HER NEPHEW THE CANNABIS FARMER

Don’t worry, Your Royal High­nesses . . . it’s all le­gal!

The Irish Mail on Sunday - - FRONT PAGE - Ad­di­tional re­port­ing by Charlotte Wace in Grant’s Pass, Ore­gon

IT IS just a few weeks away now and the Markle fam­ily must be burst­ing with ex­cite­ment as Meghan’s mar­riage to Prince Harry ap­proaches. But the ar­range­ments are not the first thing on the mind of Meghan’s nephew Tyler Doo­ley – he’s more fo­cused on the mil­lions of dol­lars’ worth of mar­i­juana he is help­ing to grow.

The 25-year-old boasts of his pride at be­ing a ‘pi­o­neer’ in an in­dus­try that is now le­gal in the United States.

Were he to be caught in Ire­land or the UK with any­thing close to the quan­tity of mar­i­juana in his busi­ness part­ner’s green­house, he would be jailed for years.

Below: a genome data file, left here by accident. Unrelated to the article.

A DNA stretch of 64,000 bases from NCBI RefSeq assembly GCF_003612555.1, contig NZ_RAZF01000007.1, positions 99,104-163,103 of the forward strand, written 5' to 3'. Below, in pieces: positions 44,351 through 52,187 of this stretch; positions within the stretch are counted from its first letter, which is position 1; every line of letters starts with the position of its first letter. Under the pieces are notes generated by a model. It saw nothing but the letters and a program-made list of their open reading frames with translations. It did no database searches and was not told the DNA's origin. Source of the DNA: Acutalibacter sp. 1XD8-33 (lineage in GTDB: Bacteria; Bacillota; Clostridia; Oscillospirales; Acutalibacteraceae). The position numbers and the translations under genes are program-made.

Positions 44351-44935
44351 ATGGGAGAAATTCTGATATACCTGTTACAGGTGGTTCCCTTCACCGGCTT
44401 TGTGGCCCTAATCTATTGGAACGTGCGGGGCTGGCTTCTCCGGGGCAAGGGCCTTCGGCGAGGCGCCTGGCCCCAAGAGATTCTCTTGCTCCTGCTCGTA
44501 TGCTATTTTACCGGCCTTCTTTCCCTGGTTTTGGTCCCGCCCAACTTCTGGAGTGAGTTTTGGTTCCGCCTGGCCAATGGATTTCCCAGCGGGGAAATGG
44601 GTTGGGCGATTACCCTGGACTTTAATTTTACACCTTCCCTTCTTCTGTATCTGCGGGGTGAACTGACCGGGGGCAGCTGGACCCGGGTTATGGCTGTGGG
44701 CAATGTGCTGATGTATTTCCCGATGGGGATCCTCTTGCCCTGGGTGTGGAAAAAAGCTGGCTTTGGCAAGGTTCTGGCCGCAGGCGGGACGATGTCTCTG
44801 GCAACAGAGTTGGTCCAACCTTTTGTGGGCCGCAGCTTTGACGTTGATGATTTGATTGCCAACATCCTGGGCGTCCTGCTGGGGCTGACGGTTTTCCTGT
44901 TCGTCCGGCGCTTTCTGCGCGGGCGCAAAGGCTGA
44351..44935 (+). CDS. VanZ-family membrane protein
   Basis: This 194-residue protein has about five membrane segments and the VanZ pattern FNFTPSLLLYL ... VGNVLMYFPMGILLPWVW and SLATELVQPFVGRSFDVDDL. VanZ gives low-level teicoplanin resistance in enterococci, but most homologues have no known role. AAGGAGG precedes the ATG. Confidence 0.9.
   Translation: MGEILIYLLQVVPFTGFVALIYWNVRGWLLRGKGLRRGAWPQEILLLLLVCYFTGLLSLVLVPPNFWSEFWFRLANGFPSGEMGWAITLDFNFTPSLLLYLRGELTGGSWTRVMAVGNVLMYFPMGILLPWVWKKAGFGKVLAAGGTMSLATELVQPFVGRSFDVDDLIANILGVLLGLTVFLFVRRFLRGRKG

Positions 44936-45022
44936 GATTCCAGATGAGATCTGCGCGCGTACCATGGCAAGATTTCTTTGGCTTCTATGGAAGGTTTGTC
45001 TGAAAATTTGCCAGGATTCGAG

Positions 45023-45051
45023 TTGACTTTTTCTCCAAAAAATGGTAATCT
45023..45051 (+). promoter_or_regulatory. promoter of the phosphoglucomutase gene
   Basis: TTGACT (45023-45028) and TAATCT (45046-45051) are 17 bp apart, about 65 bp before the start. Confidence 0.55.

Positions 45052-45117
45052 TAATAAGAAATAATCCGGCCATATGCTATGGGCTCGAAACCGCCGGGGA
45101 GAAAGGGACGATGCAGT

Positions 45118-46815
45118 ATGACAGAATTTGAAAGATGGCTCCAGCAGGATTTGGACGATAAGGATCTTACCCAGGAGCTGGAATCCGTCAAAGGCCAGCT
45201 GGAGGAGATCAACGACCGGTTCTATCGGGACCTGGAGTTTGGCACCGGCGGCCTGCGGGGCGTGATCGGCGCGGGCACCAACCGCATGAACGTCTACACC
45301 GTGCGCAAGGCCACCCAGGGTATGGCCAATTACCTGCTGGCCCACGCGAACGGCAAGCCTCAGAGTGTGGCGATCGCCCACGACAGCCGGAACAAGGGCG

But while Meghan’s newly-adopted coun­try re­mains de­ter­mined to ban the drug af­ter new dis­turb­ing ev­i­dence about the dam­age it causes, Doo­ley is a fer­vent ad­vo­cate for its ben­e­fits, say­ing: ‘We are pas­sion­ate about mar­i­juana and all the good things it brings.’

But he is not com­pletely ig­nor­ing his aunt’s big day. In his zeal to spread the word, he is plan­ning to de­velop a po­tent new hy­brid strain of cannabis to mark the wed­ding, called Markle’s Sparkle. And should Prince Harry and his bride ever visit Tyler at his home in Grant’s Pass, Ore­gon, he will be ‘more than happy’ to of­fer them a sam­ple.

Tyler is not the only mem­ber of his fam­ily in­volved with mar­i­juana. His brother TJ, 26 – an­other of Meghan’s neph­ews – gives it to

‘I’m proud to be in an in­dus­try worth bil­lions’

his dog for pain relief. Their mother Tracy, 52, has a job sell­ing advertising, and many of her clients are mar­i­juana dis­pen­saries.